Wednesday, January 12, 2011

Cross-Gender Strip Searches Part 3: Implications for DADT

By Mike Dorf
(NB: This post is expanded from its original form in response to a comment.)


In this, my third and final post on the Ninth Circuit en banc decision in Byrd v. Maricopa Cty Sheriff's Dep't, I consider whether the privacy interests that the court found sufficient in that case to declare non-emergency cross-gender strip-searches of pre-trial detainees unconstitutional under the Fourth Amendment would also justify the now-defunct Don't Ask Don't Tell (DADT) policy (which has not been phased out yet).


In an earlier post on DADT, I argued that the privacy rationale for the policy--members of the armed services supposedly don't want to be ogled in the shower by a person who could be sexually attracted to them--did not withstand serious scrutiny.  Here I want to ask what will almost certainly turn out to be a purely hypothetical question: If DADT were somehow to come before a court in the 9th Circuit, would Byrd strengthen the anti-ogling rationale?  I think the honest answer has to be that yes, Byrd does make the anti-ogling argument somewhat stronger, though the case would certainly be distinguishable in a challenge to DADT.  Here are four distinctions:


1) As I discussed in yesterday's post, the decision in Byrd--considered in tandem with the Supreme Court's 1977 ruling in Dothard v. Rawlinson--arguably implies that female guards could be excluded from positions in which conducting strip-searches is a substantial portion of the job description.  But even if so, this hardly amounts to a blanket exclusion of all women from the job of jail or prison guard, or even from the job of jail or prison guard in facilities housing male inmates.  So DADT--which is a blanket exclusion of out gays and lesbians from the armed forces--has/had a much greater impact on gays and lesbians than any exclusion of women from performing strip-searches would have.


2) Forbidding female guards from strip-searching male inmates absent an emergency is well targeted to address the interest in preserving the privacy interests of those inmates, insofar as they invoke social norms that create more embarrassment when one exposes one's body to persons of the opposite sex than to persons of the same sex (in a non-sexual and non-medical context).  By contrast, DADT was/is poorly targeted to addressing the ogling fear because it doesn't prevent secret ogling by closeted service members.  Indeed, one might think that DADT exacerbated the concern because it made service members who are concerned about ogling worry that any of the other people in their unit could be an ogler.  That risk will remain after the abolition of DADT, because some gay and lesbian service members will likely remain closeted, but it will at least be reduced.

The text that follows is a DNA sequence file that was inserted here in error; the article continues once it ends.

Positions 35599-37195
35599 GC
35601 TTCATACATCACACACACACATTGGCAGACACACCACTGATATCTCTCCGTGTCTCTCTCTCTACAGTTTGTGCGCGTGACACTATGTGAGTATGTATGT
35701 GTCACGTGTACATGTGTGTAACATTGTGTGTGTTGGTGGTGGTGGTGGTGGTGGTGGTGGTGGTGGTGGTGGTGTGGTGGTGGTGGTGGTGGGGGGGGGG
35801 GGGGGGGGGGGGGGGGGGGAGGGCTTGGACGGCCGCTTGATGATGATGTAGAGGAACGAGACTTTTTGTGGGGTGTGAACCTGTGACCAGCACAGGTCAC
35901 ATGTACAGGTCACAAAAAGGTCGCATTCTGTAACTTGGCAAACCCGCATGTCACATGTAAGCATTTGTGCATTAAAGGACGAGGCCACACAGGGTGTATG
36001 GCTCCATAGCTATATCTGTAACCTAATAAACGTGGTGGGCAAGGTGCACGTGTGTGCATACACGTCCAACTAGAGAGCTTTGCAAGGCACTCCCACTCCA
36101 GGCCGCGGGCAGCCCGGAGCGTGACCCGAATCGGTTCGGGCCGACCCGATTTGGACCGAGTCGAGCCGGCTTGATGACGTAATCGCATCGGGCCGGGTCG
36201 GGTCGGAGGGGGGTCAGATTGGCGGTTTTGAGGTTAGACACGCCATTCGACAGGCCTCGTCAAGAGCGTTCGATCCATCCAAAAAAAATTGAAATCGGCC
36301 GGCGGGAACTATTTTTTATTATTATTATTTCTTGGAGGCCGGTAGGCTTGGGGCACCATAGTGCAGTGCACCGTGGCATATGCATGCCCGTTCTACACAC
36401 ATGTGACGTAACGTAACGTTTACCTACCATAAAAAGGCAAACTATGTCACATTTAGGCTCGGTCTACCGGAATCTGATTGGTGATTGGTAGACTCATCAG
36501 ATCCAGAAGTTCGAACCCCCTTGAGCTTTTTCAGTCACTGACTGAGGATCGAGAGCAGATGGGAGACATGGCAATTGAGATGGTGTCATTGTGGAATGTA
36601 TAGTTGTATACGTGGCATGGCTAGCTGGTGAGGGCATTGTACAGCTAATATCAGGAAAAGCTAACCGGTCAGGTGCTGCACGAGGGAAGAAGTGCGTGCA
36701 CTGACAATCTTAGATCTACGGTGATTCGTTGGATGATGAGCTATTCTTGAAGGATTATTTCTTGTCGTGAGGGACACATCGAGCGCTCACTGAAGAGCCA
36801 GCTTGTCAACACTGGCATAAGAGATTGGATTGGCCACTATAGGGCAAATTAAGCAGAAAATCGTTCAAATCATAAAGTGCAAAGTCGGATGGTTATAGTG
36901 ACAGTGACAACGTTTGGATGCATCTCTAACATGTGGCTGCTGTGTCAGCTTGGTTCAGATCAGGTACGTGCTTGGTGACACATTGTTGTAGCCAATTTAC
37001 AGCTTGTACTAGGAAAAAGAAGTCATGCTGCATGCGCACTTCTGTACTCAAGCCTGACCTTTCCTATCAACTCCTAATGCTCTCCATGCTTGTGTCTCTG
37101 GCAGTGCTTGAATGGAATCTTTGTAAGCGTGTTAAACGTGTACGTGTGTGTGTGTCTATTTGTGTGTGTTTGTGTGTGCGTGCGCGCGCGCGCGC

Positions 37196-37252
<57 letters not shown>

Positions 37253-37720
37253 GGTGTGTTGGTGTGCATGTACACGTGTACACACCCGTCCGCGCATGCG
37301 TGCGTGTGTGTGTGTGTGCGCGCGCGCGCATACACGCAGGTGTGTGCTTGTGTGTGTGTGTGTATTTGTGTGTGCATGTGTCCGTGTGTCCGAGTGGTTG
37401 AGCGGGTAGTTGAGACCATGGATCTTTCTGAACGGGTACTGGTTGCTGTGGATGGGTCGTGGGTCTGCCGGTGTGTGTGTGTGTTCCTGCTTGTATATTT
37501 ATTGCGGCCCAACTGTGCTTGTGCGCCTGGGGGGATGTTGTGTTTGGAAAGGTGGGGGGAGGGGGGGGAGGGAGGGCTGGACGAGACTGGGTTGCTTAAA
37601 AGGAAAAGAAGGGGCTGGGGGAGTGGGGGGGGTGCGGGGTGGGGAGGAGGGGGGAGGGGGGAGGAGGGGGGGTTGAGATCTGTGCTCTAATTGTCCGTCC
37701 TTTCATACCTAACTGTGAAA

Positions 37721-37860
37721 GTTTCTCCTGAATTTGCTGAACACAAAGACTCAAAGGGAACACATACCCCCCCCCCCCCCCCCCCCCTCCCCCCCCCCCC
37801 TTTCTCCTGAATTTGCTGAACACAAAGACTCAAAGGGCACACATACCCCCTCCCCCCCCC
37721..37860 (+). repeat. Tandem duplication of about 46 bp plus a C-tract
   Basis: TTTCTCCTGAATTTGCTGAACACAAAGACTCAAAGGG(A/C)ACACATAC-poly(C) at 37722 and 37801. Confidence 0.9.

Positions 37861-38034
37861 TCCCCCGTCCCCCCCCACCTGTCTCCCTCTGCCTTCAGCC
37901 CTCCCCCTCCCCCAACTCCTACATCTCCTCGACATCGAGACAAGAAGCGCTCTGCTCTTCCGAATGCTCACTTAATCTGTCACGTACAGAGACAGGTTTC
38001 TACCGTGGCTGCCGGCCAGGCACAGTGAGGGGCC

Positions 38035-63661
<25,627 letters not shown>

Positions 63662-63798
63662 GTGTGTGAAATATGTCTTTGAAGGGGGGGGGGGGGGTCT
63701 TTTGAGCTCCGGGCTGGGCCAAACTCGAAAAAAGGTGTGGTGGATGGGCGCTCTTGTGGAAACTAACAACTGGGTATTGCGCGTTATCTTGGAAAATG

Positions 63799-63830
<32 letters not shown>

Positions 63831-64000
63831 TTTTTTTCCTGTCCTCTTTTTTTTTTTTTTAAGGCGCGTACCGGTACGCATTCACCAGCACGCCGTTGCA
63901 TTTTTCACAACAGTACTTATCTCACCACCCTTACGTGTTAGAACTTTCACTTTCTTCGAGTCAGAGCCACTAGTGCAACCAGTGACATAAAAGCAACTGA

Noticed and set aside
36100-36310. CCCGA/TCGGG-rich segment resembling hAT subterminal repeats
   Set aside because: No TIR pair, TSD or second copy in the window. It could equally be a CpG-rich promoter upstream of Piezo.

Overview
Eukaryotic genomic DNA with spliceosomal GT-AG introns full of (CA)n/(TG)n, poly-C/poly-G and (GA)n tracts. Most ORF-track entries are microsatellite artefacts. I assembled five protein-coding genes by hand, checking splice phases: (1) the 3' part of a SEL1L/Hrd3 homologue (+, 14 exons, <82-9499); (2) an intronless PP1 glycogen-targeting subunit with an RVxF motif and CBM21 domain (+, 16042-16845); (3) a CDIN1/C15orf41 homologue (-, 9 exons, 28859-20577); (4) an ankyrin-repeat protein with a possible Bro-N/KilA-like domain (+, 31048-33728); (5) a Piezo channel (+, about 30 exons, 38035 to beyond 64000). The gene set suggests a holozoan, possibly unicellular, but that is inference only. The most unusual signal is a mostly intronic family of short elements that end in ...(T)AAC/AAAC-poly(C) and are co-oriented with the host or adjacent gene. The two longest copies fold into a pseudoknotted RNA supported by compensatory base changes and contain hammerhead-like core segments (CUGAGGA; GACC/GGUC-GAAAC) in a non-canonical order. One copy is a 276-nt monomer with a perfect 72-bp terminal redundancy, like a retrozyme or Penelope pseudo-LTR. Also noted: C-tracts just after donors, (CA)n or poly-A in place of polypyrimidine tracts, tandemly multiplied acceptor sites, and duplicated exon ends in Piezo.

3) There is what seems to me to be a normative difference between the two situations.  Suppose that we control for the distinctions identified above.  Imagine that a pre-trial detainee or prison inmate objects to being strip-searched by a guard who is openly gay but professional in the way in which he conducts the strip-search.  Would we be prepared to say that for the state to permit openly gay guards to perform strip-searches in a jail or prison violates the Fourth Amendment because such a search is, absent an emergency, "unreasonable?"  I don't think so--and the reason is that the stated concern for privacy from observation by gay persons of the same sex is tied up in negative stereotypes of gay people, in a way that a concern for privacy from observation by persons of the opposite sex is not.  Admittedly, that's a statement about social meaning which I'm simply positing here, but I think it is broadly true.  In the U.S., from very early in life, children are sex-segregated with respect to nudity, and the practice continues through adulthood. This sends an unmistakable message that cross-gender nudity is embarrassing. There is simply nothing comparable with respect to sexual orientation. Thus, the social meaning of wanting to shield one's naked body from strangers (or non-intimate acquaintances) of the opposite sex is simply modesty, whereas the social meaning of wanting to shield one's body from gay people is a kind of revulsion that bespeaks prejudice.